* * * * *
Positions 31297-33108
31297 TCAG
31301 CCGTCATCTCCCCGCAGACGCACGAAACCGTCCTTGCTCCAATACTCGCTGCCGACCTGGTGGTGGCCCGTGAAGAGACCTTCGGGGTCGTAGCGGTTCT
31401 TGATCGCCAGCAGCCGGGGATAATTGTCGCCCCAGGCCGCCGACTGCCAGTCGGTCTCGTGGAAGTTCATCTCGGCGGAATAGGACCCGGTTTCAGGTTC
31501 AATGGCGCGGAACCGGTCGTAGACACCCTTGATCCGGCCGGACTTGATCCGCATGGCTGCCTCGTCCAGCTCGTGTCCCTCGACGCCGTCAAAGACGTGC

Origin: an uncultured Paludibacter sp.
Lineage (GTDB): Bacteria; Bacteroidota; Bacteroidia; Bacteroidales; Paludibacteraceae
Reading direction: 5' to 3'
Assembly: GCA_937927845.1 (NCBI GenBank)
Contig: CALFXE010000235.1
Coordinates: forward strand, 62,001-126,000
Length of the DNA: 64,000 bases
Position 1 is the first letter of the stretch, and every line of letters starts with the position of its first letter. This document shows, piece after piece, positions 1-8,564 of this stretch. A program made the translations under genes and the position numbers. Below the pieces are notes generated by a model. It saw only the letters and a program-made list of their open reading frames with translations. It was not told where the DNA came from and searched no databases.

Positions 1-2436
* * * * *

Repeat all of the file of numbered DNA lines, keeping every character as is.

Positions 31297-33108
31297 TCAG
31301 CCGTCATCTCCCCGCAGACGCACGAAACCGTCCTTGCTCCAATACTCGCTGCCGACCTGGTGGTGGCCCGTGAAGAGACCTTCGGGGTCGTAGCGGTTCT
31401 TGATCGCCAGCAGCCGGGGATAATTGTCGCCCCAGGCCGCCGACTGCCAGTCGGTCTCGTGGAAGTTCATCTCGGCGGAATAGGACCCGGTTTCAGGTTC
31501 AATGGCGCGGAACCGGTCGTAGACACCCTTGATCCGGCCGGACTTGATCCGCATGGCTGCCTCGTCCAGCTCGTGTCCCTCGACGCCGTCAAAGACGTGC

Origin: an uncultured Paludibacter sp.
Lineage (GTDB): Bacteria; Bacteroidota; Bacteroidia; Bacteroidales; Paludibacteraceae
Reading direction: 5' to 3'
Assembly: GCA_937927845.1 (NCBI GenBank)
Contig: CALFXE010000235.1
Coordinates: forward strand, 62,001-126,000
Length of the DNA: 64,000 bases
Position 1 is the first letter of the stretch, and every line of letters starts with the position of its first letter. This document shows, piece after piece, positions 1-8,564 of this stretch. A program made the translations under genes and the position numbers. Below the pieces are notes generated by a model. It saw only the letters and a program-made list of their open reading frames with translations. It was not told where the DNA came from and searched no databases.

Positions 1-2436